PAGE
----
And the Path of the Moon at Night

Somewhat off topic for this blog, but I hope it will help those following daf yomi who are getting to the topic of astronomy and cross-examining witnesses to determine Rosh Chodesh (Rosh haShanah, mostly around 23b-24a).

Really, the statements about the appearance of the moon can be deduced from two things you already know.

1- The moon rises one less time each month than does the sun

The missing moon right before the molad isn’t that the moon just takes a day off. It’s that the moon goes a smidgeon slower across the sky than does the sun.

(You were probably taught that the solar system revolves around the sun, and we could describe the whole thing that way. But it’s unnecessary for the gemara. For those who insist: The moon is moving in the same direction as the earth’s spin, so that at the end of exactly 24 hours we are in the same place in our spin, but the moon is a little ahead. Until we get to seeing the moon in exactly the same spot, it will be more than 24 hours. As I said, this parenthetic confuses you, you don’t need it.)

Because the moon crosses the sky more slowly than the sun, on Rosh Chodesh it will be slightly behind the sun. Moonrise will be slightly after sunrise, and at the end of the day the moon will only be out a little after sunset and be done. The next day, it will be somewhat more behind sunrise. At a half-moon, the moon is rising at noon and setting at midnight. And finally a little before the new moon it will be nearly a day behind the sun, and therefore be slightly ahead of the next sunrise. The moon will rise slightly before dawn, and set slightly before sunset.

Aside: Notice that this means the moon is out during the day as often as at night. We just tend to ignore that pale white-and-blue daytime moon seen close to sunrise or to sunset, depending on the time of month. I have no idea why we teach children otherwise. In terms of the chumash, we are told that Hashem created the moon “lememsheles balaylah — to rule at night”. We aren’t actually told it’s only out at night; only that its role at night is somehow similar (whatever is meant by “ruling”) as the sun’s is during the day.

2- The moon’s light is a reflection of sunlight

Which means that the side of the moon that is lit will always be the one closer to the sun. When there is a partial moon, the “belly” of the lit side will be toward the sun. Or as the gemara puts it, the “horns” of the moon will always point away from the sun.

And you will only see the moon when the sun is either below the horizon or close enough to sunrise or sunset for it to appear dim enough to not wash out the moon’s white-and-blue daytime appearance. Which means that whenever you see the moon, it is close to the middle of the sky than the sun is. And therefore the lit side of the moon will be “down” closer to the horizon, and the “horns” pointing “up” toward the middle of the sky.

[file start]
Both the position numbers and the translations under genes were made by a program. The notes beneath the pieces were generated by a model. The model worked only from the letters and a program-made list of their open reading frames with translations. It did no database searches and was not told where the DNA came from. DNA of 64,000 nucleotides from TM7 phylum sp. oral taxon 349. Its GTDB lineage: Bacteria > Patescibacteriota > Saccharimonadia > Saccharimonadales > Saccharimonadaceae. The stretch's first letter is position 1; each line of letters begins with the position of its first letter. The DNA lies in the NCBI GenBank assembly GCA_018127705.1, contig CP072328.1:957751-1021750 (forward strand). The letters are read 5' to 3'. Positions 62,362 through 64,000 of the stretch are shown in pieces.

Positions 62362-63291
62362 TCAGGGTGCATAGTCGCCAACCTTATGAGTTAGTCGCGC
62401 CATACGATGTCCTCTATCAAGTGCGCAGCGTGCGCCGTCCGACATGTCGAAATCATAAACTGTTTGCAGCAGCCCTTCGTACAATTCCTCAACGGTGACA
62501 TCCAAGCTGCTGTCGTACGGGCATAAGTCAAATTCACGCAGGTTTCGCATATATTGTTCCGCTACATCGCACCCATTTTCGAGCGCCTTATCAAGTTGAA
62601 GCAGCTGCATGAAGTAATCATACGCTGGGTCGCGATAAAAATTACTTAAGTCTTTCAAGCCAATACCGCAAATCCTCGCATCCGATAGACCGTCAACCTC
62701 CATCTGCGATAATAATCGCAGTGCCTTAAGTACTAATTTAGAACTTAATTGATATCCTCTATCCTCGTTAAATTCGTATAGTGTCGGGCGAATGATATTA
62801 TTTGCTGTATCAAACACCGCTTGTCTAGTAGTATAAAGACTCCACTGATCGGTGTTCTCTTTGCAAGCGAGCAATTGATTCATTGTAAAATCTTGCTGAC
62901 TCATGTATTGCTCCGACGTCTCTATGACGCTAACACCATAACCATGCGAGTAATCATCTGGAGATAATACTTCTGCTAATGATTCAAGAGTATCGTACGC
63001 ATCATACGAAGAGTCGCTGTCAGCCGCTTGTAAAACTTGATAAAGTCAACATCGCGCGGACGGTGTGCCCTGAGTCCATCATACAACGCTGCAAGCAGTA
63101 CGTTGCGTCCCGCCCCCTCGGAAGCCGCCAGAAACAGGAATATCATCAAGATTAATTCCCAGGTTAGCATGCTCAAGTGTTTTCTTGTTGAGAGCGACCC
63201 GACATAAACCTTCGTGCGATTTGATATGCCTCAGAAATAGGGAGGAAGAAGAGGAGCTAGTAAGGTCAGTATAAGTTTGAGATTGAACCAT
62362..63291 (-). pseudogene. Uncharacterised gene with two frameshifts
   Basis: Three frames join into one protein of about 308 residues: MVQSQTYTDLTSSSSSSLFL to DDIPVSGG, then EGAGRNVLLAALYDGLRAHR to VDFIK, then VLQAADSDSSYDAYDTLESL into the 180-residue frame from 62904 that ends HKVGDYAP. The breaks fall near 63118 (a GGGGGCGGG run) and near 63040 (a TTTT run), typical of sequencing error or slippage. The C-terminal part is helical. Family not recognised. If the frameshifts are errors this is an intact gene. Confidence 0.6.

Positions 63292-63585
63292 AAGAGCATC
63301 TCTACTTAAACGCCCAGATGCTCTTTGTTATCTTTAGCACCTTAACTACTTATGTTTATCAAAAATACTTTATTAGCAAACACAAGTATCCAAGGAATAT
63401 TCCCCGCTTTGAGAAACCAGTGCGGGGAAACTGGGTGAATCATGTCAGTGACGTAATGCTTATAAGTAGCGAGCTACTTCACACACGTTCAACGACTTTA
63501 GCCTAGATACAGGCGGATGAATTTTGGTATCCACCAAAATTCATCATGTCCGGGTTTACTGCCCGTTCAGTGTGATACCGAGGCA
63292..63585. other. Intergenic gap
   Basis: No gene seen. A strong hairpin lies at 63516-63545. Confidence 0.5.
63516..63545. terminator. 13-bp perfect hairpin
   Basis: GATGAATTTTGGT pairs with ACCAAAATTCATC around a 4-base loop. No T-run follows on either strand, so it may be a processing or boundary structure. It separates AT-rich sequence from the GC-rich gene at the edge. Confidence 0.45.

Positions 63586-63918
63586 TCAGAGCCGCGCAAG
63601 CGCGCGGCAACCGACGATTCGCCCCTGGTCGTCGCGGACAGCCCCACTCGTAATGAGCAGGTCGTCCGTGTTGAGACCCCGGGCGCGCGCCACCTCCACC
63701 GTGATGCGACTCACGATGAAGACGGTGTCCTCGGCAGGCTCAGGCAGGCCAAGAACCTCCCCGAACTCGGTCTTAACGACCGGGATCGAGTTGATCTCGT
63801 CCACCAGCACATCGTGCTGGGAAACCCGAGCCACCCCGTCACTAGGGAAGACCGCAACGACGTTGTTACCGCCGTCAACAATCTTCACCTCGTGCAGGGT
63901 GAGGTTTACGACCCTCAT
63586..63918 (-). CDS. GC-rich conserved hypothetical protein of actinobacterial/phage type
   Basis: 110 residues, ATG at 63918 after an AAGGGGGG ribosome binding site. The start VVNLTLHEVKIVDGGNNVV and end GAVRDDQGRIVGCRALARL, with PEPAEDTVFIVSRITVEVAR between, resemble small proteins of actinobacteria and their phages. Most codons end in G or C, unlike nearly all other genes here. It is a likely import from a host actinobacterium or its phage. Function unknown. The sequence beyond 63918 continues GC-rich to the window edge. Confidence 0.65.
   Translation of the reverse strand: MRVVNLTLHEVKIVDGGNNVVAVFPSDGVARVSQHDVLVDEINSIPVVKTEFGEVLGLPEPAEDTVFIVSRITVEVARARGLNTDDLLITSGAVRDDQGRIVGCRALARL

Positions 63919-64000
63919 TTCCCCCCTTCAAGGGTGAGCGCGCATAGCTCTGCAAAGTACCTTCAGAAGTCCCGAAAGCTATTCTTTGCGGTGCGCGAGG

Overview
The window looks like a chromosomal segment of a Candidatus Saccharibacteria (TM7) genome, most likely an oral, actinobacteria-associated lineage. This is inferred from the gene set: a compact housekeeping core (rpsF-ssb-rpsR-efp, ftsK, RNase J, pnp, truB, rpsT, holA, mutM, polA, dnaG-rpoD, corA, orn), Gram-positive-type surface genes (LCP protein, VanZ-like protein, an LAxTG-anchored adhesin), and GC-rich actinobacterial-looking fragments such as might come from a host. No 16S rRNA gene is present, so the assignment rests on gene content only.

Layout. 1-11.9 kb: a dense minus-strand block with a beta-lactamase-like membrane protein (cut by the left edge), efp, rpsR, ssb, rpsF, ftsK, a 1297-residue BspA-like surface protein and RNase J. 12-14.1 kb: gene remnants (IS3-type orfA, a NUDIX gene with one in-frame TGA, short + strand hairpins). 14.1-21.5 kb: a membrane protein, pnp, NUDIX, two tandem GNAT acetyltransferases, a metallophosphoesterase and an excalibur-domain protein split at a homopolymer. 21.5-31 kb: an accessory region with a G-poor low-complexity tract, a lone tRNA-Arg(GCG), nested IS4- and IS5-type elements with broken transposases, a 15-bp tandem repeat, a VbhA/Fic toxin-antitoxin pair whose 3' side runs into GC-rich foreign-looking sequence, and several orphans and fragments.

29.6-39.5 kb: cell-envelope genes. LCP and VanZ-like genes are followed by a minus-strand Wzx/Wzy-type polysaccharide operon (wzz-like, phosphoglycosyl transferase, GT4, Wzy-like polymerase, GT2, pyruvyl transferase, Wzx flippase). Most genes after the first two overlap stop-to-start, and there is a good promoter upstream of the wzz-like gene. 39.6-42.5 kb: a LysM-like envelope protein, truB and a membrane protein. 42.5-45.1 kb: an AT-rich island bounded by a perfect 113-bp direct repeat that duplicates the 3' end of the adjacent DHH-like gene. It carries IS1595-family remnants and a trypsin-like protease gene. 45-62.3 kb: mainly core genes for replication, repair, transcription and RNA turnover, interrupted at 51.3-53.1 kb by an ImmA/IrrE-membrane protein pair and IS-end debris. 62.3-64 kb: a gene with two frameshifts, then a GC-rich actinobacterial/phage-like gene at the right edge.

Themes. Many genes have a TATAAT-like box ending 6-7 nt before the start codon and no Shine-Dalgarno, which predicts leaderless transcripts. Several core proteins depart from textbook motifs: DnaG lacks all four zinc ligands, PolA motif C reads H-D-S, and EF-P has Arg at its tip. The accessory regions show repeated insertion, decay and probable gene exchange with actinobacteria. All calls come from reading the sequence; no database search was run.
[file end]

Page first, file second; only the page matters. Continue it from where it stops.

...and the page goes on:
So…

Sighting the end of last month: The moon has fallen so far behind the sun that it’s leading the next day’s sun. So it will rise slightly before dawn. Since the moon is ahead of the sun in its east-to-west path, the moon will be to the sun’s west. (The sun will be at the east or south-east horizon, the moon slightly above the horizon.) The thin sliver of moon will be the sun-ward, i.e. eastward side — toward the horizon, and the “horns” will point west, toward the middle of the sky.

Sighting the molad: The moon just started trailing the sun, so it rises slightly after sunrise and set slightly after sunset. The most likely time to see it, given the brightness of the sun, would be in the evening. Since it’s behind of the sun in its path, the moon will be to its east. (The sun will be at the west or south-west horizon, the moon slightly above the horizon.) The thin sliver of moon will be the sun-ward, i.e. westward side — toward the horizon, and the “horns” will point east, which again is toward the middle of the sky.


The moon during the day is blue and white, and is only out during times of change — sunrise or sunset. How does this relate to the comparison of the Jewish People to the moon?

 

The Magrefah and Yir’as Hashem

The gemara (Eirukhin 10b-11a) describes the magreifah, one of the musical instruments in the Beis haMiqdash, which in Biblical Hebrew is either the minnim or the ugav. Shemuel describes it as a box about 1 ammah square with a board extending from one side (for keys? to work bellows?), and 10 tubes coming out the top. Each pipe had 10 holes allowing for 100 sounds. A beraisa (meaning: before Shmuel, a first generation amora) says 1,000 sounds. In the Yerushalmi’s version (Sukkah 25a), Rav argues with Shemuel and one of them says (judging from the Bavli, I would conclude Rav) there were 100 pipes and that both say it could make 1,000 sounds, although the Yerushalmi calls them “minei zemer — distinct chords”. While this is often taken as hyperbole, I would note that 10 pipes, each of which having only one hole that can be covered to turn it off, would allow for 1,024 combinations. So 1,000 distinct chords coming from Rav’s 100 pipes  would be a gross understatement for 10 pipes with 10 holes each, not an exaggeration. Maybe around 1,000 are “zemer” rather than considered just noise.